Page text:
|Honey bee on a hardy geranium.|
July flew past. It's now mid August, and my harvest is starting to come in. I am getting cucumbers, zucchini, ground cherries, tomatoes, beans, onions, basil, peppers and have finished the peas.
The "Aunt Molly's" ground cherries are impressive. I had never grown them before, but really enjoy them. They taste like a mix of peach and pineapple (if pineapple was not tangy.) I found that they are better raw than cooked. When I tried baking them into a cake, they seemed to lose their fruit flavor. They then just tasted like gooey sugar balls. I think they would work well in a fruit salad or as a garnish to a desert. But really, I've been enjoying them just raw by the handful.
I have to admit, my tomato & pepper harvest isn't the greatest this year. Either the birds, rabbits or rodents have been taking bites out of some of my tomatoes, and branches are missing here and there. Blight wasn't bad, but "someone" other than myself is definitely feasting. I may need to hoop or fence them in the future -- If I have the time and energy.
One of the tomato varieties that I grew was disappointing: "orange roussolini". While this tomato did produce early, it wasn't very prolific. The size was slightly larger than a cherry tomato, but not by much. The texture was like a plum tomato, and the taste wasn't any sweeter than with a cherry tomato. Basically, it was as if I had grown a cherry tomato, but with much lower output. This may have been because the seed got crossed by the grower somehow. I am not sure. But I don't think I'll use space on it again next year.
The "amish paste" tomatoes are doing very well. The "great white" tomatoes are doing ok. "Early girl" was so-so. I am waiting on production for some of the others, as they are not early producers.
Even so, I have gotten enough to make several large batches of salsa.
The zucchini were a mixed bag. The ones that I grew in my back yard produced very little and then died. I think they may have been infested with a borer insect. The zucchini that I planted in my row at the Brighton Victory Garden did amazingly well, though. I actually have way too much zucchini. I was able to bake and freeze 16 loaves of zucchini bread. I have made zucchini fritters, stuffed zucchini and casserole. I also froze bout 10 lbs of zucchini. Unfortunately, my husband HATES zucchini. so I am the only one in my house that eats it. Because of this, it is useless to "put up" any more zucchini. So I will be donating the remainder of the crop to Gleaners Food Bank.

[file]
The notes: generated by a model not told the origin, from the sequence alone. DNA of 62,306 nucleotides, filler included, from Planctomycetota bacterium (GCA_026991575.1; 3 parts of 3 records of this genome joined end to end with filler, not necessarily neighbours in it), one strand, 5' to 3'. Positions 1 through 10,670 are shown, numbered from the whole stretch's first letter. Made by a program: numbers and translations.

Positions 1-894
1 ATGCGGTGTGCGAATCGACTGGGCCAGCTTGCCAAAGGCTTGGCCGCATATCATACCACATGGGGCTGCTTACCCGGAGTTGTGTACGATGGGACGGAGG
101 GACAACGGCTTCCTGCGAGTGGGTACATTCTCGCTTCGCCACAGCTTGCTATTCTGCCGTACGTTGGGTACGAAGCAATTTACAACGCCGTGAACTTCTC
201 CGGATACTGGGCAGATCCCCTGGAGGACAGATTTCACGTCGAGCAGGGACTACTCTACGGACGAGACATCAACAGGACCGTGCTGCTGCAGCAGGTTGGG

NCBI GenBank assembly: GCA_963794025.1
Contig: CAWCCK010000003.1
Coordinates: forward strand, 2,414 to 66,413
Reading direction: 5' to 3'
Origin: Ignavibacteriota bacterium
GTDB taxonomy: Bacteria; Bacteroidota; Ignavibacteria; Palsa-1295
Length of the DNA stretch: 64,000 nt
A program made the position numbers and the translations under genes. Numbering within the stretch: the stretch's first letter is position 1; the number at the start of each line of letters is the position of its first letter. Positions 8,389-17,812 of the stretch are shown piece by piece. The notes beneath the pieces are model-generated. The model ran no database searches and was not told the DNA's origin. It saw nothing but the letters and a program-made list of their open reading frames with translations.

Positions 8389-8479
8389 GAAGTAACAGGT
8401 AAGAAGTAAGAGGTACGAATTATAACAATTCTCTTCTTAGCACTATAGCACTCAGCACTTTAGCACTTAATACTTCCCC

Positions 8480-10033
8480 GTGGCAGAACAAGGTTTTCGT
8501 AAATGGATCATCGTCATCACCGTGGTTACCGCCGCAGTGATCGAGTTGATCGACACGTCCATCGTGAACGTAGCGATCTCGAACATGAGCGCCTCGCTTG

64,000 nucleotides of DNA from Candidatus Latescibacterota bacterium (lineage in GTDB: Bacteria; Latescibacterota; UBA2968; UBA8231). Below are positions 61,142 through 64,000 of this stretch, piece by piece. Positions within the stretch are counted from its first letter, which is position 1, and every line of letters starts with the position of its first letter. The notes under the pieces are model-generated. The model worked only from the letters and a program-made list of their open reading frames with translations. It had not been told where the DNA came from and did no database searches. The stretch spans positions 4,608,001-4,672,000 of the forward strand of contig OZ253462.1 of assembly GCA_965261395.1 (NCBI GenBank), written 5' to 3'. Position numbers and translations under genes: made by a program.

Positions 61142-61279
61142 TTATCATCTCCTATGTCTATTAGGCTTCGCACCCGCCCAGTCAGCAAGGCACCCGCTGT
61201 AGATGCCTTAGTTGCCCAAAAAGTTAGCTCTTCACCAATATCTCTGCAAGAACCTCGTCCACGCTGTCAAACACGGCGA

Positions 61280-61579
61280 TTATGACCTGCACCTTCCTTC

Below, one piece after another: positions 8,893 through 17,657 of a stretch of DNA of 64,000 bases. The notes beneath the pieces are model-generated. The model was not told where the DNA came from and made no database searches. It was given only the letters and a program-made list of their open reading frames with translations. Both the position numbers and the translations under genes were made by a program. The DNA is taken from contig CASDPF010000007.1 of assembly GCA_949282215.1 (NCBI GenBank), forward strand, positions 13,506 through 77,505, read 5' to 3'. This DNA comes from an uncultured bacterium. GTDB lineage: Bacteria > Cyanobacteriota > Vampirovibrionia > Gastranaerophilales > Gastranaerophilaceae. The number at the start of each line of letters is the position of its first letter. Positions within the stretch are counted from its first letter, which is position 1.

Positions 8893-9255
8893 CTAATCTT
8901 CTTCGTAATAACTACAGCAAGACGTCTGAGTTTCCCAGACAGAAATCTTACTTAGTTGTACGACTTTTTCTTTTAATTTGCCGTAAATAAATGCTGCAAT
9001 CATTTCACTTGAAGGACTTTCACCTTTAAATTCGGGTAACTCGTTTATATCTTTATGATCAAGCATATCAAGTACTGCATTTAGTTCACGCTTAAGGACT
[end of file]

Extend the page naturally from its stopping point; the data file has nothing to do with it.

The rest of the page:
I am still waiting on squash and watermelon. I am growing some smaller varieties such as "sugar baby" watermelon and "honey baby" squash. These seem to be doing well and should be ready to harvest soon. The advantage to these varieties is that they grow faster than other varieties of squash, so are good for a short season. They are also smaller in size when mature.
|Honey baby squash|
|Pear crescent butterfly on rudbeckia.|
The perennial garden generally looks good. The daisies and rudbeckia are out in full glory now. The shade garden that I put in is doing well.
|My problem rose.|
winter, I protect the plant with insulating leaves and a barrier of burlap, but there is always some die back. I finally gave in and used a
I need to "clean up" the herb garden. It just needs to be neatened up. There are 2 roses in that bed that are just toast. Again, the previous owner planted them. I think that these have died back to the root stock though. They are nothing special. They are plagued with die back in their northerly position, and pest attack. They are stubby and I'll be taking them out. I'll be replacing it with something else. I am not sure what though. I had a good discussion with folks on the Garden Professors Facebook page about what might work though. That discussion can be seen here: discussion. I plan to clean the bed up in the early autumn, once most of the summer heat has past.
Species Spotted Update:
I have a concern about my mini ecosystem this year. Although I can hear frogs "chirping" in the swamp across the street from me, I haven't seen any amphibians or reptiles in my yard this year. In past years, I have seen salamanders, tree frogs, toads and the odd garter snake. So far this year, I haven't seen any at all. I am hoping that this is just my bad luck, and that I will spot some later. But I admit, I am somewhat worried -- wondering where they are hiding and if they are doing ok.
86. Skunk (Mephitis)
87. Fireflies (Photinus)
88. Beetle (Osmoderma)
89. Japanese trap door snail (Bellamya)
90. Dragon fly (Erythemis simplicoicollis)
91. Least skipper (Ancloxypha numitor)
92. Brown stinkbug (Pentatomidae)
93. Northern paper wasp (Polistes fuscatus)
94. Autumn meadowhawk (Sympetrum vicinum)
95. Honey bee (Apis mellifera)
96. Crane fly (Tipulomorpha)
97. Carpenter ant (Camponotus pennsylvanicus)
98. Eastern forktail (Ischnura verticalis)
|Northern paper wasp|
101. Sweat bee (Halictidae)
102. Pearl crescent butterfly (Phyciodes tharos)
103. Hummingbird moth (Hemaris)
104. Osprey (Pandion haliatus)
105. American gold finch (Spinus tristis)
Everyone has some things that go wrong in their gardens from time to time. Here are some pics of my garden disasters for this year:
|Japanese beetles have been chewing my roses!|
|The edible chrysanthemums grew extremely poorly.|
|Cabbage white caterpillars and slugs chewed up my turnips & rutabagas.|
|Down mildew attacked my bee balm & some of my phlox.|
|I love my new puppy, but having 2 dogs is hell on the lawn.|
|Damage to my rose before I used the Bayer rose treatment chemical.|